I'm sort of a germaphobe. I get grossed out if I have to touch the door handle of a public restroom, I am leery of Laundromats and can't stand when hand towels are damp – that just means I have re-wash my hands and let them air dry.
I'm not the biggest fan of Twitter. To me, it's too busy and it's hard to separate the wheat from the chaff. But sometimes you can find something useful.
We are in the middle of the YouTube Generation. Anyone can create short films and disseminate them to the masses with relative ease. Want to learn how to change a tire? Need to fold a napkin so it looks like a swan? Interested in feedstocks derived from biomass to make...
Searching for information on electrical risks, I came across a funny sign. It reads: Caution -- If you think OSHA is a small town in Wisconsin you're in trouble.
I fully admit that I sometimes take for granted how things work. I know that without science and technology, much of what I do and enjoy everyday wouldn't be possible. But I don't give enough credit to the behind-the-scenes magic.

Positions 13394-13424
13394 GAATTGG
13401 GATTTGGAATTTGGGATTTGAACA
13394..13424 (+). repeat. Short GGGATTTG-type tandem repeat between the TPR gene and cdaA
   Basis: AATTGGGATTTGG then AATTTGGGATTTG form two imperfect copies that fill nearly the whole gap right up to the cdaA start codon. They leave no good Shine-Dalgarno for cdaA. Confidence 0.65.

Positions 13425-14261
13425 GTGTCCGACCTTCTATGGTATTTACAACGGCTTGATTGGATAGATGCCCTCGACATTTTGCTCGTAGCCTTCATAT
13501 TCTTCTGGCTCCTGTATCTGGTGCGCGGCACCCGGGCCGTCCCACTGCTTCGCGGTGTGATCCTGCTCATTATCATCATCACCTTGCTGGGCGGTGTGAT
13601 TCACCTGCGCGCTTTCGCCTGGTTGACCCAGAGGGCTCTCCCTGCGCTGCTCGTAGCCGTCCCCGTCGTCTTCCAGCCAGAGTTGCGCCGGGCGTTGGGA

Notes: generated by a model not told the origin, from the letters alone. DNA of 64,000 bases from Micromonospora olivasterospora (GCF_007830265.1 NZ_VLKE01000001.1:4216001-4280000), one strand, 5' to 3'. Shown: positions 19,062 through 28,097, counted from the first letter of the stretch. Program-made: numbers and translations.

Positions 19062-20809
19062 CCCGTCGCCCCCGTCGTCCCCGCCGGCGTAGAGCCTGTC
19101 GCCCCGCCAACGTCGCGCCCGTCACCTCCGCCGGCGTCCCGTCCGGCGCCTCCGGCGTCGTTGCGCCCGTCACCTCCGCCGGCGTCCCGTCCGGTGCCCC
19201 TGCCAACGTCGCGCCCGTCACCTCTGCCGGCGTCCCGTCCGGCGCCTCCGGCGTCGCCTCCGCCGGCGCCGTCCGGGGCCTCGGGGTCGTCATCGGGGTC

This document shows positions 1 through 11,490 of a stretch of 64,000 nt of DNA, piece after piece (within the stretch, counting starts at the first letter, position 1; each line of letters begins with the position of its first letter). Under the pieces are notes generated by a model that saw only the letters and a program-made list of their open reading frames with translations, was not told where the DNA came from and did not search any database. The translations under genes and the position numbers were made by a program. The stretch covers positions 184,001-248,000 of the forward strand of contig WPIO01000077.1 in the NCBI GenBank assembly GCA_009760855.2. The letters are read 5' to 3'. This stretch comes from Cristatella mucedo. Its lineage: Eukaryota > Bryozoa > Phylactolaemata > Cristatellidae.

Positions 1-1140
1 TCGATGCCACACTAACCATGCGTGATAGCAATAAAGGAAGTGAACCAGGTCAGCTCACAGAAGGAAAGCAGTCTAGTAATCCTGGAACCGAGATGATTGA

Each June brings memories of graduation. I remember the day I walked across the stage to accept my high school diploma – how full of promise the future seemed. I also remember listening to our valedictorian and salutatorian speeches and realizing that these folks really had a bright future.
There are myriad good things about the International Year of Chemistry (IYC), including the many creative ways businesses in the chemical industry choose to celebrate. The most recent tip of the hat to IYC is from Elsevier, publisher of scientific, technical and medical information products and services.
Do you consider yourself a chemistry geek? What about a technology geek? It's OK – you're among friends here. After all, the site you're on is devoted to chemical processing practices, trends and applications – it's pretty safe to say you have a bit of geek in you.
I finally got around to reading the latest issue of the Rotarian, a magazine for members of Rotary International. What got my attention was a formula on the back cover: 54H20. It's the logo for the Five for Water Foundation -- a project under the Rotary Foundation umbrella that raises...
After covering the manufacturing industry for nearly 15 years, I've had the opportunity to get in-depth information on numerous products and solutions. I always get a kick out of seeing said products in their intended environment because I have an inside scoop on how it was made, or I've seen...